Shorelines ruling appeal just doubles down county’s bad bet

As we noted in September, when a state Appeals Court ruled that Kitsap County must use its Shoreline Management Program rather than the more stringent Critical Areas Ordinance to regulate critical areas within 200 feet of shorelines, the appropriate response would be for the county to simply follow the law do what the court said.

But apparently that’s not how it’s going to play out.

Noting ambiguity and other issues with in the decision, the Kitsap County commissioners originally filed a motion for reconsideration on Sept. 29 — which was denied by the Appeals Court two weeks later.

Not satisfied, the county announced this week it would appeal to the State Supreme Court — which may or may not agree to even hear the case, let alone overturn the lower court’s ruling.

“As I stated earlier,” said South Kitsap Commissioner Charlotte Garrido, “the split decision by the Supreme Court created enough confusion to, in our opinion, warrant another review. It is our hope that the state’s highest court will provide clearer direction.”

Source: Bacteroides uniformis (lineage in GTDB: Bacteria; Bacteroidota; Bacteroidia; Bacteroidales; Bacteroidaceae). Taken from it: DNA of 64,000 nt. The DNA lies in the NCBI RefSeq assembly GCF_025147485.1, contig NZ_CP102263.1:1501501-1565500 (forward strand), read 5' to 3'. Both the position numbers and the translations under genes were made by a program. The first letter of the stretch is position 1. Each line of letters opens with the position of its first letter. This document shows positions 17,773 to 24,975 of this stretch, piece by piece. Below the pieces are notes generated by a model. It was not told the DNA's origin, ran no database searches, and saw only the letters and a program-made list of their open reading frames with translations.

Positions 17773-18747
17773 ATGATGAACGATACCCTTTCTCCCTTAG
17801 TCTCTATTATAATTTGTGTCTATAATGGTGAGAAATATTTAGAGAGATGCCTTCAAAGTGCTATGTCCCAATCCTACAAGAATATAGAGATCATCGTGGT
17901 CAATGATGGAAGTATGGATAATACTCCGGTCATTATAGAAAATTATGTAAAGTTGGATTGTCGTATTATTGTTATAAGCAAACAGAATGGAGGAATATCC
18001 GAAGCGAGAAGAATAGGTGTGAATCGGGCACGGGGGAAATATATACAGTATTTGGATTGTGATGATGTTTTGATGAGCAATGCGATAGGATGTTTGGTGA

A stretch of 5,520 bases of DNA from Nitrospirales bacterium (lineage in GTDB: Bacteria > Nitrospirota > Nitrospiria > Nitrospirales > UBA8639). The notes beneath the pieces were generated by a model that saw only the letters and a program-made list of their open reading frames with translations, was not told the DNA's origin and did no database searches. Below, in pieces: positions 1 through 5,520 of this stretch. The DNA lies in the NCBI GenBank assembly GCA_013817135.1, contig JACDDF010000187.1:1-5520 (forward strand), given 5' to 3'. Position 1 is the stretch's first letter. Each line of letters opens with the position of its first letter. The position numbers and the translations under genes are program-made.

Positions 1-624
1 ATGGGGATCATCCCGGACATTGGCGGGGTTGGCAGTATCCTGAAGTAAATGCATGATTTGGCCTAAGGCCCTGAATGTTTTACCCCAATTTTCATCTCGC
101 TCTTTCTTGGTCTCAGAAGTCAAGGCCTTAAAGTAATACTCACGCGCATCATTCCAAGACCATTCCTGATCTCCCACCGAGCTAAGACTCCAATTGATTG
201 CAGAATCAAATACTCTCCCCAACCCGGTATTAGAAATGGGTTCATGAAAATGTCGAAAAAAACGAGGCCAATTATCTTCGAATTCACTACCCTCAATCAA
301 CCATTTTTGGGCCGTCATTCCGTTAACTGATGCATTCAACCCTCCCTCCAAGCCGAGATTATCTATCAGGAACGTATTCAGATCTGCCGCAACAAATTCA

Obviously there’s a reason appellate and Supreme Courts were created, and no one is trying to deny the county its legal right to appeal a decision that went against it.

But the point is, the county shouldn’t be filing lawsuits against its own residents trying to wrest more control over private property in the first place — especially when the basis for the tougher standards the county wants to impose is junk science.

And having already done so — and lost — it’s all the more egregious to spend tens of thousands of dollars crafting its appeal on the very week it was announced that the county would be cutting back on staff at the Kitsap Prosecutor’s Office, a move that figures to directly affect something as essential as public safety.

Enough is enough. Stop wasting the taxpayers’ money on a battle the county had no business waging to begin with.

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